The species is listed as threatened in both Iowa[12] and Kansas.[18]


  1. ^ IUCN SSC Amphibian Specialist Group (2014). "Pseudacris crucifer". IUCN Red List of Threatened Species. 2014. Retrieved 2015-01-17.
  2. ^ ITIS Pseudacris crucifer (Integrated Taxonomic Information System). www.itis.gov.
  3. ^ a b "Northern Spring Peeper / Rainette Crucifère". Opinicon Natural History. 2009-09-17. Retrieved 2021-03-19.
  4. ^ a b c Stewart, K. A.; Austin, J. D.; Zamudio, K. R.; Lougheed, S. C. (February 2016). "Contact zone dynamics during early stages of speciation in a chorus frog ( Pseudacris crucifer )". Heredity. 116 (2): 239–247. doi:10.1038/hdy.2015.96. ISSN 1365-2540. PMC 4806893. PMID 26626576.
  5. ^ Cairns, N. A.; Cicchino, A. S.; Stewart, K. A.; Austin, J. D.; Lougheed, S. C. (2021-03-01). "Cytonuclear discordance, reticulation and cryptic diversity in one of North America's most common frogs". Molecular Phylogenetics and Evolution. 156: 107042. doi:10.1016/j.ympev.2020.107042. ISSN 1055-7903. PMID 33338660.
  6. ^ "Crucifer | Search Online Etymology Dictionary".
  7. ^ a b c d e f "Spring Peeper Profile". National Geographic Society. Retrieved 2009-11-15.
  8. ^ a b c d LeClere, Jeff. "Spring Peeper - Pseudacris crucifer". HerpNet. Retrieved 2009-11-15.
  9. ^ a b c d "Spring Peeper". U.S. Geological Survey. Retrieved 2009-11-15.
  10. ^ Adaptations of Frogs to Survive Freezing
  11. ^ "Pseudacris crucifer". Maryland Department of Natural Resources9.
  12. ^ a b c "Spring Peeper". The Regents of the University of Michigan. BioKIDS. Retrieved 19 November 2009.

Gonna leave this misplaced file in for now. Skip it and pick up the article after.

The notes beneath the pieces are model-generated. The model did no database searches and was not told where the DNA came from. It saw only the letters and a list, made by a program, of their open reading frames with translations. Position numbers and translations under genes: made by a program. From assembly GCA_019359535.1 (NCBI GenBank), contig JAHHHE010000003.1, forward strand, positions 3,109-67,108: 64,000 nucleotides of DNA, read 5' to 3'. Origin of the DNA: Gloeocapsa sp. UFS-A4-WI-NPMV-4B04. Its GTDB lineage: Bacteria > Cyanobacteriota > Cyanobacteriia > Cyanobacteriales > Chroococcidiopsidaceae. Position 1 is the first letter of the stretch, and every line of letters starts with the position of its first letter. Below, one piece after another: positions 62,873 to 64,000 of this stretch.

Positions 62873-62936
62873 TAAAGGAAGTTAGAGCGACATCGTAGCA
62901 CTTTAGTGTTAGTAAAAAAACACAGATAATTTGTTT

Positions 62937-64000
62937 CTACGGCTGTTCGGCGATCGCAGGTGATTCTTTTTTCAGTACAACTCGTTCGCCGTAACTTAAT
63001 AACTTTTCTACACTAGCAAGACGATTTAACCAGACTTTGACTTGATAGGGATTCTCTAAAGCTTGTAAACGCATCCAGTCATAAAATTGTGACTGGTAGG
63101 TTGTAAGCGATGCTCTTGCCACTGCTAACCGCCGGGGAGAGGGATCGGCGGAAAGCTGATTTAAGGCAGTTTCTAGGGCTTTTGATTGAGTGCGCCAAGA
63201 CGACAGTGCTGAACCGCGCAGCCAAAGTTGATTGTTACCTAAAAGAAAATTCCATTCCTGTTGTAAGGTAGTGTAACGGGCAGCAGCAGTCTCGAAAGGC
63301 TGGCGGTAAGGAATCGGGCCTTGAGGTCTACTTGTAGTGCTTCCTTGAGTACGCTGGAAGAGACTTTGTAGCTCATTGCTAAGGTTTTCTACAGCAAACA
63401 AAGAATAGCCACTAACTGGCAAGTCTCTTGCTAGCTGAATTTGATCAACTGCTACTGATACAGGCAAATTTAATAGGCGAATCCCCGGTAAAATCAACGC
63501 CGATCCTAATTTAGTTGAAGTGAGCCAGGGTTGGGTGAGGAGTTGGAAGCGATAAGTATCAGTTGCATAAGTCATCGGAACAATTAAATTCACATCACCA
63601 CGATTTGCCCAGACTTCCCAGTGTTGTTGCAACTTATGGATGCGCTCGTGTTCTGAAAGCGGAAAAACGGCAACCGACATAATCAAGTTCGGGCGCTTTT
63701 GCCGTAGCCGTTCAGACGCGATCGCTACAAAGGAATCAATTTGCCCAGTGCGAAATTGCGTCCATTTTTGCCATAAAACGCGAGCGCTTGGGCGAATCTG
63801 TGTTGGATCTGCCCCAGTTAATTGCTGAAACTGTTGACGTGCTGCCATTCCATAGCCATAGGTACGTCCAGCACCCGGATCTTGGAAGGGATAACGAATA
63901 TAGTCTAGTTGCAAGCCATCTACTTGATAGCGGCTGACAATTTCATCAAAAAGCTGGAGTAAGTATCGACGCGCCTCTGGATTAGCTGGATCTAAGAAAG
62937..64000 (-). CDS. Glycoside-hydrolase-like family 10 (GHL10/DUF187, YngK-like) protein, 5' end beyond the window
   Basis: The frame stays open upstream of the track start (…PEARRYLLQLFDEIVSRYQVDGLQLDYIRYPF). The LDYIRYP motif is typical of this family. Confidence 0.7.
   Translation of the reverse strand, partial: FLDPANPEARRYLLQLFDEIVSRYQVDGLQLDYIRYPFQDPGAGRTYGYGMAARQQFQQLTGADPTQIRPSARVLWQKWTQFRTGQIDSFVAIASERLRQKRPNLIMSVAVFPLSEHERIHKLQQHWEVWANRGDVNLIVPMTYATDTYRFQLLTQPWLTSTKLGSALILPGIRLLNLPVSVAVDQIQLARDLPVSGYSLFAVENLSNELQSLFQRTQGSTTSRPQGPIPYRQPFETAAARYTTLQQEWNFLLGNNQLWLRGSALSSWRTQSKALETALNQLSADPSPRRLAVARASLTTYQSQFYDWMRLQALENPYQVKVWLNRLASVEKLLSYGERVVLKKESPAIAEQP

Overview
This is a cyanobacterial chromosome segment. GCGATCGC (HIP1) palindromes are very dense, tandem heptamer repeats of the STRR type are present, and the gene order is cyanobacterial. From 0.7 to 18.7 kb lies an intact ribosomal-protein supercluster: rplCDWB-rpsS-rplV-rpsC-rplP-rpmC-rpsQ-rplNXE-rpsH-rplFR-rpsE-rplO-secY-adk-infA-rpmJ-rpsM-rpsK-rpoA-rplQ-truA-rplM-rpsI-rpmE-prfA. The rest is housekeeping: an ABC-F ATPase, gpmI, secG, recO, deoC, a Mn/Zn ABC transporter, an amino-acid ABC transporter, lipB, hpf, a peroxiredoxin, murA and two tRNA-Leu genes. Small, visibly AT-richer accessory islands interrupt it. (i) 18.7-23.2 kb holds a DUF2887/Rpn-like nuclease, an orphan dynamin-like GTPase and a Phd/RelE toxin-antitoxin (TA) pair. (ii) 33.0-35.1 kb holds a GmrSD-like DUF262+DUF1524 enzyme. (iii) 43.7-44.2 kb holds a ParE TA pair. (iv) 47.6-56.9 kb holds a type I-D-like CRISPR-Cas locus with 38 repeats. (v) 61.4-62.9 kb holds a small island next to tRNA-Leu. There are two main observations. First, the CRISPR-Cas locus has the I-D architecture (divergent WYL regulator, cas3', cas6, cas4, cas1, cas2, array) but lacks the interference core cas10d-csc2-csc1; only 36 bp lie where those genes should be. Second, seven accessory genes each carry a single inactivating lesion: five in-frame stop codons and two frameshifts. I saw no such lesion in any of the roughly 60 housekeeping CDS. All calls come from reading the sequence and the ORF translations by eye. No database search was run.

13. ^ "BioKIDS - Kids' Inquiry of Diverse Species, Pseudacris crucifer, Spring Peeper: INFORMATION". www.biokids.umich.edu. Retrieved 2019-03-20. In very cold weather, they hibernate under logs and loose bark. Spring peepers often call day and night as long as the temperature is above freezing, but they are mostly heard and usually not seen because they hide in dense plants. They are especially easy to hear due to their extremely loud mating call which gives them the name "peeper", but it is often hard to pinpoint the source of the sound, especially when many are peeping at once. The peepers generally breed close to dusk and throughout the evening and early morning hours. Their calls can be heard from as far as one to two and a half miles, depending on their numbers."Spring Peeper | National Geographic". Animals. 11 November 2010.
  14. ^ Stewart, Kathryn A.; Lougheed, Stephen C. (2013). "Testing for intraspecific postzygotic isolation between cryptic lineages of Pseudacris crucifer". Ecology and Evolution. 3 (14): 4621–4630. doi:10.1002/ece3.851. ISSN 2045-7758. PMC 3867898. PMID 24363891.
  15. ^ Harding, James H. (1997). Amphibians and reptiles of the Great Lakes Region. Ann Arbor: University of Michigan Press. p. 133. ISBN 978-0-472-09628-2.
  16. ^ Stewart, K. A.; Hudson, C. M.; Lougheed, S. C. (2017). "Can alternative mating tactics facilitate introgression across a hybrid zone by circumventing female choice?". Journal of Evolutionary Biology. 30 (2): 412–421. doi:10.1111/jeb.13017. ISSN 1420-9101. PMID 27862550. S2CID 42215306.
  17. ^ "Spring Peeper National Geographic". Animals. 11 November 2010.
  18. ^ "Pseudacris crucifer". The Regents of the University of Michigan and its licensors. Retrieved 19 November 2009.

External links[edit]